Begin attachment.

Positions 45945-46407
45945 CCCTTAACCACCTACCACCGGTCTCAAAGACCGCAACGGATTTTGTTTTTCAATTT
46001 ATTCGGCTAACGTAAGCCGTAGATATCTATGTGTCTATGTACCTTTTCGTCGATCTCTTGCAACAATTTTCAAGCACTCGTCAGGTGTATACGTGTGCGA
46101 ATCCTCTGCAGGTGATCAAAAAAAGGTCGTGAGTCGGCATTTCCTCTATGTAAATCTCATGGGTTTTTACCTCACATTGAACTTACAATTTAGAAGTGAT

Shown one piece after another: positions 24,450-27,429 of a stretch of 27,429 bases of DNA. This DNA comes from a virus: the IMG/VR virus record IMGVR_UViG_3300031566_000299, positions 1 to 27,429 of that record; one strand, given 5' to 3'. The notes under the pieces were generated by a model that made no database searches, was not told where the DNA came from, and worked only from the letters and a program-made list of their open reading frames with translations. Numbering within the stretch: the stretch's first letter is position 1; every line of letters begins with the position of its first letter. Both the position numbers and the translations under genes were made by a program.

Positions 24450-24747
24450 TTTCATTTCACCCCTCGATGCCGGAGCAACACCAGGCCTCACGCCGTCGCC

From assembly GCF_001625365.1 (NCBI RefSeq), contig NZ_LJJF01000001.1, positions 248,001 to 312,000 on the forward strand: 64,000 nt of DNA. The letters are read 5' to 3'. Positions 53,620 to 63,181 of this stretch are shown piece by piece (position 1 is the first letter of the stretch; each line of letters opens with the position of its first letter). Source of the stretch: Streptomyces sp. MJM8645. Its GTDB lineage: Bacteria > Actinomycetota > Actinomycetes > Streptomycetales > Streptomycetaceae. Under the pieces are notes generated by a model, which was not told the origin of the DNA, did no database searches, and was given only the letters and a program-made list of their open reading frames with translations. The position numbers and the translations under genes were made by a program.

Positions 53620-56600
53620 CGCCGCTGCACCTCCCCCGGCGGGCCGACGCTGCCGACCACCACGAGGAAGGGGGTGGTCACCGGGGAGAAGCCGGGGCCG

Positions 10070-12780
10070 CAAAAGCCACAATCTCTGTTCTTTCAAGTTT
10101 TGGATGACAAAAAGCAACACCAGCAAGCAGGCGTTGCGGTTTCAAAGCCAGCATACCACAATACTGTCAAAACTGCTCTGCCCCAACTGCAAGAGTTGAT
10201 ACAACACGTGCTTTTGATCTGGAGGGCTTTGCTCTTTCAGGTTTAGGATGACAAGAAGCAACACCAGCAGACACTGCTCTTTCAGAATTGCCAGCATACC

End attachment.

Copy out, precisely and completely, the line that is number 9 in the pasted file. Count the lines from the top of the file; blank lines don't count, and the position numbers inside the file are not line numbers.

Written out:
Positions 53620-56600